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Original Research ARTICLE

Front. Hum. Neurosci., 14 November 2019 | https://doi.org/10.3389/fnhum.2019.00401

Estimating Cognitive Workload in an Interactive Virtual Reality Environment Using EEG

  • 1Biomedical Engineering, Old Dominion University, Norfolk, VA, United States
  • 2Department of Neurosurgery, School of Mental Health and Neurosciences, Maastricht University, Maastricht, Netherlands
  • 3Department of Psychology, Old Dominion University, Norfolk, VA, United States
  • 4Virginia Modeling, Analysis and Simulation Center (VMASC), Suffolk, VA, United States
  • 5Department of Biomedical Engineering, Virginia Commonwealth University, Richmond, VA, United States

With the recent surge of affordable, high-performance virtual reality (VR) headsets, there is unlimited potential for applications ranging from education, to training, to entertainment, to fitness and beyond. As these interfaces continue to evolve, passive user-state monitoring can play a key role in expanding the immersive VR experience, and tracking activity for user well-being. By recording physiological signals such as the electroencephalogram (EEG) during use of a VR device, the user's interactions in the virtual environment could be adapted in real-time based on the user's cognitive state. Current VR headsets provide a logical, convenient, and unobtrusive framework for mounting EEG sensors. The present study evaluates the feasibility of passively monitoring cognitive workload via EEG while performing a classical n-back task in an interactive VR environment. Data were collected from 15 participants and the spatio-spectral EEG features were analyzed with respect to task performance. The results indicate that scalp measurements of electrical activity can effectively discriminate three workload levels, even after suppression of a co-varying high-frequency activity.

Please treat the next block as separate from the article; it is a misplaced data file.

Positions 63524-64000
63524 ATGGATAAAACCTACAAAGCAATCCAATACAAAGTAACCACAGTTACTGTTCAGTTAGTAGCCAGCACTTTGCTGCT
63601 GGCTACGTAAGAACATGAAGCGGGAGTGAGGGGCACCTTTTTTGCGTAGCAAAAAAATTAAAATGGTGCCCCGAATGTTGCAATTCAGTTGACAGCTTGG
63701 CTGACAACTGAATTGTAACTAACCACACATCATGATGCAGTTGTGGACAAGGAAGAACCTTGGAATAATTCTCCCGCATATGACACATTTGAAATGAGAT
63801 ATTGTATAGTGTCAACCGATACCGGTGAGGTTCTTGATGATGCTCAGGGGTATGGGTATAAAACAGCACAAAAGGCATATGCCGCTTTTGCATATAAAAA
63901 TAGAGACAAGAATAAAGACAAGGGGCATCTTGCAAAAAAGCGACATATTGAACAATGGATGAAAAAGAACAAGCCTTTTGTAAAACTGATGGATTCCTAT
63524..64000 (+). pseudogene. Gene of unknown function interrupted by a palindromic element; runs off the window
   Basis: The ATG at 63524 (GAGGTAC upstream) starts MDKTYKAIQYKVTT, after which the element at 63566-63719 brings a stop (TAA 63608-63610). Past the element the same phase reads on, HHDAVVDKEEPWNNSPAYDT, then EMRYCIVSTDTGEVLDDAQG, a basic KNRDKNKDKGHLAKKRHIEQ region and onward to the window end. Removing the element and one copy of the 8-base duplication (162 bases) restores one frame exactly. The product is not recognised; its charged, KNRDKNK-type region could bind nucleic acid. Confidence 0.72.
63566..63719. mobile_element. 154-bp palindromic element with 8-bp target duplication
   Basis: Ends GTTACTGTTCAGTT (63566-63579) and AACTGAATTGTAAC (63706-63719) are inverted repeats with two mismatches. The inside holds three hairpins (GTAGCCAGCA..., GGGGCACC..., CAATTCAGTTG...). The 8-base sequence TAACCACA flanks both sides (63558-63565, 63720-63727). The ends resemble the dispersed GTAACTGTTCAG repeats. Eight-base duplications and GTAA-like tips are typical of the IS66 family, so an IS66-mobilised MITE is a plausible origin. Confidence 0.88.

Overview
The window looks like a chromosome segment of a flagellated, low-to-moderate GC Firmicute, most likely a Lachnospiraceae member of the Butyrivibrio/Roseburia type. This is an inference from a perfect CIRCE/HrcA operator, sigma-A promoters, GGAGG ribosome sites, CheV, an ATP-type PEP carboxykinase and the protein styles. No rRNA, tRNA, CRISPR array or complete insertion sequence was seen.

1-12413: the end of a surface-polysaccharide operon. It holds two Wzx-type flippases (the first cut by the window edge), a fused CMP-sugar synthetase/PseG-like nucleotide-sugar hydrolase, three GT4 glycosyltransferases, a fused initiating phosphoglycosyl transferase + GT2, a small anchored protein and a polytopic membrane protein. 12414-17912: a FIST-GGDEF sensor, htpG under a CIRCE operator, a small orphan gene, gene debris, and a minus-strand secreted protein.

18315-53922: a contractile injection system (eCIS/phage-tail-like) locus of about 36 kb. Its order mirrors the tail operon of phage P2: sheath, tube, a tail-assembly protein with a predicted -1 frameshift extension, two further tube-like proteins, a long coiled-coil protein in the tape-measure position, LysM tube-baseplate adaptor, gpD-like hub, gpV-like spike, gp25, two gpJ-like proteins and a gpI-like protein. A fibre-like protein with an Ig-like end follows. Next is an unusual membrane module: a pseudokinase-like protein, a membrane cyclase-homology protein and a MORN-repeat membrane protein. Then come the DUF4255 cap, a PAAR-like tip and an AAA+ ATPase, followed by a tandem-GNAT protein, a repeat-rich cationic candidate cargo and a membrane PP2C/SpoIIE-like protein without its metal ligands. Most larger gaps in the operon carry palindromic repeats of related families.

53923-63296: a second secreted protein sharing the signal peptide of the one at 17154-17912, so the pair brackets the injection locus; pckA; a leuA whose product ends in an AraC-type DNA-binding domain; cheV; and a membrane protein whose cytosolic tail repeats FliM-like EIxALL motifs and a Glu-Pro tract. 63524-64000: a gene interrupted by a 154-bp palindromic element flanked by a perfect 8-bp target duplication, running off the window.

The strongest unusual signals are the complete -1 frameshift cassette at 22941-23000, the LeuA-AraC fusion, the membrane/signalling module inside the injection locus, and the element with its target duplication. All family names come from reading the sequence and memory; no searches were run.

1. Introduction

The integration of user-state biofeedback to future virtual reality (VR) and augmented reality (AR) systems is vital for providing more immersive, adaptive and functional VR experiences, as well as optimizing human performance for a wide variety of application domains (Bisson et al., 2007; Lobel et al., 2016; Cipresso et al., 2018). Current VR headsets provide a logical, convenient, and unobtrusive framework for mounting EEG sensors. Additionally, recent advances in dry/wireless EEG electrodes (Wang et al., 2016; Zander et al., 2017; de Camp et al., 2018; Lee et al., 2018; Kam et al., 2019) and motion artifact suppression (Gwin et al., 2010; Daly et al., 2015; Kline et al., 2015; Snyder et al., 2015; Arad et al., 2018) further increase the practicality of integrating EEG into VR headsets.

The vast majority of literature focuses on active or reactive modulation (Zander and Kothe, 2011) of EEG to directly control or interact in the virtual environment, such as decoding imagined movement signals from EEG to navigate through the virtual environment while the user remains stationary in the physical space (Leeb et al., 2007; Scherer et al., 2008; Royer et al., 2010; Velasco-Alvarez et al., 2010; Doud et al., 2011). However, these designs often require significant user training, rely on unnatural or obtrusive sensory stimuli, and exhibit performance issues that limit practical, long-term use (Lotte et al., 2008, 2010; Ron-Angevin and Diaz-Estrella, 2009).

In contrast, implicit or passive BCI control, where the user's cognitive or affective state is passively monitored and used to affect some auxiliary aspect of the interaction (Zander and Kothe, 2011; Brouwer et al., 2015; Unni et al., 2017; Horvat et al., 2018; Ihme et al., 2018) may be better-suited for practical integration into VR systems. Such passive feedback can be designed to be less sensitive to BCI decoding errors, with the potential of being less noticeable and distracting to the user compared to decoding errors in direct BCI control of the environment. Thus, such passive feedback holds promise for improving engagement and immersion in VR.